Court Conduct

  1. Play at your own risk
  2. If renting a Padel bat – payment must be made before play starts
  3. Play is only permitted for the duration of your booking time
  4. Dress code – active/sports wear
  5. No playing barefoot – Proper sports shoes required (Preferably Padel, Tennis or running shoes)
  6. Before play starts – Padel bat must be looped around the wrist
  7. Only 4 players allowed p/court unless otherwise stated or due to squad training etc.
  8. Please immediately return any rental padels back to the Padel Centre on completion of your booking
  9. Please leave your gym bag, sweat towel and water bottle outside the court
  10. Retrieve all balls that you may hit outside the court
  11. No jumping over the net
  12. No high heeled shoes on the court
  13. Only Padel balls are allowed to be played with on the court
  14. No tennis or squash raquets allowed on Padel courts
  15. No smacking the glass, turf, steel or net intentionally
  16. No Glass or Alcohol allowed on the court – please use the basket outside each court to hold your drinks
  17. No playing whilst inebriated
  18. No food or eating allowed on the court
  19. No gum chewing on the court
  20. You may not bring your own food or alcohol to Irene Country Club
  21. No small children unaccompanied on the court
  22. No Smoking/vaping inside the court (Alleyways between and around the courts are also a non-smoking area).
  23. Please do not litter – use bins provided.
  24. The Management reserves the right of admission

Padel Rules


  • Padel uses the same scoring system as tennis.


  • With regard to the serve, the following rules apply:
– In padel, all play begins with an underarm serve from the right service court into the opponent’s court diagonally across similar to tennis.
– The server must allow the ball to bounce once before hitting it and the ball must be hit at or below waist level.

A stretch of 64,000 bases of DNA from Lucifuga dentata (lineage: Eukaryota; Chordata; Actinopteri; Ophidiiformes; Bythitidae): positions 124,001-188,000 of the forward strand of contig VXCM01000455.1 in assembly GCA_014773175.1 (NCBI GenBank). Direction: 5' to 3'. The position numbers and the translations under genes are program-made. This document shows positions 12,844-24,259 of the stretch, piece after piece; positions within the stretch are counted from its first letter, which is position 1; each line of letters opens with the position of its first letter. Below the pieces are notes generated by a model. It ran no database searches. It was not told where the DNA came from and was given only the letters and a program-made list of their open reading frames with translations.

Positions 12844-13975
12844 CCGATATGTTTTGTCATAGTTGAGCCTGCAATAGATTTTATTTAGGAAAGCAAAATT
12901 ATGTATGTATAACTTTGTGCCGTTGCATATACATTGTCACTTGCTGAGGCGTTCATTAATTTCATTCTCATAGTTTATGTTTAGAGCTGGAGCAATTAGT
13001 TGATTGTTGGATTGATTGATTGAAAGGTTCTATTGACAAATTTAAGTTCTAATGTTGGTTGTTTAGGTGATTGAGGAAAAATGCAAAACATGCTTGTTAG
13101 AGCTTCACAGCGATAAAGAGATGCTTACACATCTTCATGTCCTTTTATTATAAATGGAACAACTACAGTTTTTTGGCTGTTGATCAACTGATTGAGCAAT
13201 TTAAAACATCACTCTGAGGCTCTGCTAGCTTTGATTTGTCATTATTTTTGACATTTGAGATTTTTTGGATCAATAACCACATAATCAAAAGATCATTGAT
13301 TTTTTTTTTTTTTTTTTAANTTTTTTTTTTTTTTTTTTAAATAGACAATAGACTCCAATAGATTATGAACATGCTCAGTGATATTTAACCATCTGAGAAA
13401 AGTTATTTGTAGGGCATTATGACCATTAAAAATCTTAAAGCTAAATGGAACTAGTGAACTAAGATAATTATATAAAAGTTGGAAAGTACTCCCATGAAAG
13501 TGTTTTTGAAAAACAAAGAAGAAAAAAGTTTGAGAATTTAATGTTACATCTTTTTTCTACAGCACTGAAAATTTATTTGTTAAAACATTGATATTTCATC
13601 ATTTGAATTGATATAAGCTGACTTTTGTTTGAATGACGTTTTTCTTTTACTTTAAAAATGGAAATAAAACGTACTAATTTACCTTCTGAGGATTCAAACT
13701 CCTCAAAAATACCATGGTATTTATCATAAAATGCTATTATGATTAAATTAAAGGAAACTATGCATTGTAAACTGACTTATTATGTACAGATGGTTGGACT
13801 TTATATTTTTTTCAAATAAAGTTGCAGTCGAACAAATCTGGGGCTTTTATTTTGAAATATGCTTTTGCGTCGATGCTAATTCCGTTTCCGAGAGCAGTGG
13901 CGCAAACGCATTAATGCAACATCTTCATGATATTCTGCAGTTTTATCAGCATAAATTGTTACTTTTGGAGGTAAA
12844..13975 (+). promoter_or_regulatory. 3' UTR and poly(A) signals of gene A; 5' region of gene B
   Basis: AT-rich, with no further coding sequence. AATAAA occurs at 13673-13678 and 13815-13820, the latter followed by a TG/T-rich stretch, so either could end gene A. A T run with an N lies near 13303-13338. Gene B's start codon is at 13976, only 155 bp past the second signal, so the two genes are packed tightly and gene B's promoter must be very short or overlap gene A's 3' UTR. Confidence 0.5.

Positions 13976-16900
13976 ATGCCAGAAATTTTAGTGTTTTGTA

– The server must keep at least one foot on the ground when hitting the serve.
– The server’s feet may not touch or cross the service line while serving.
– Contact with the ball across the centre service line is allowed.
– The serve must land in the opponent’s service box.
– If the ball bounces in the service box and strikes the side or back wall, it is a valid serve and must be played by the opposing player.
– If the ball hits the net then bounces in the service box and strikes the side or back wall, it is a let and must be replayed.
– If the ball lands in the service box and hits the wire fencing, it is considered a fault.
– If the ball hits the net then lands in the service box and hits the wire fencing, it is considered a fault.
– In padel as in tennis, you get a second serve.

What’s In

– The following are allowed:
– The lines are considered in play only during the initial serve.
– Otherwise, they are not a factor in determining the outcome of each point in the game.
– All players are permitted to play a ball off any of the walls on their own side of the court.

What’s Out

– The opposition wins a point if:
– The ball bounces twice in any area on your side of the court.
– The ball strikes you or your teammate while in play.
– The ball hits the wire fencing, posts or any other fixture before going over the net or landing on the opponent’s court.
– The ball hits the wire fence or walls before bouncing on the opponent’s side of the court.


  • – The ball can be taken out of the air by any player except on the initial serve and the return of serve.


Padel Background


Padel is a form of racquet sport and is a close relative of tennis. Although not as popular as tennis across the world, it is particularly popular in Spanish speaking countries such as Mexico, Spain and Argentina.

As a sport it is growing and the game is spreading into more and more countries across the globe year-on-year and its popularity in Spanish holiday resorts has exposed it to a lot of British visitors, making the UK one of the countries with the quickest uptake of the sport.

Popular too in the USA, it is known there as Paddle and is often thought of as a game played in exclusive country clubs by the more affluent members of society. However, more and more schools are beginning to form Paddle clubs.

As a game, it is very similar to tennis, however there are some slight differences. Played only in doubles, it is also played on an enclosed court that is significantly smaller than a tennis court and has walls that can be used during the game. However, the balls used are almost identical (although with slightly less pressure) and the scoring system is the same.

Padel is a relatively new sport invented in Mexico in 1969 by a gentleman known as Enrique Corcuera when he modified a plot of his land and paced walls all around it and began playing a form of tennis on it with a friend Mr Corcuera from Spain.

The first official court was installed in an exclusive Marbella club and was popular with Argentinian Polo players who then took the game back to South America where its popularity spread even more. Padel is overseen by the International Padel Federation.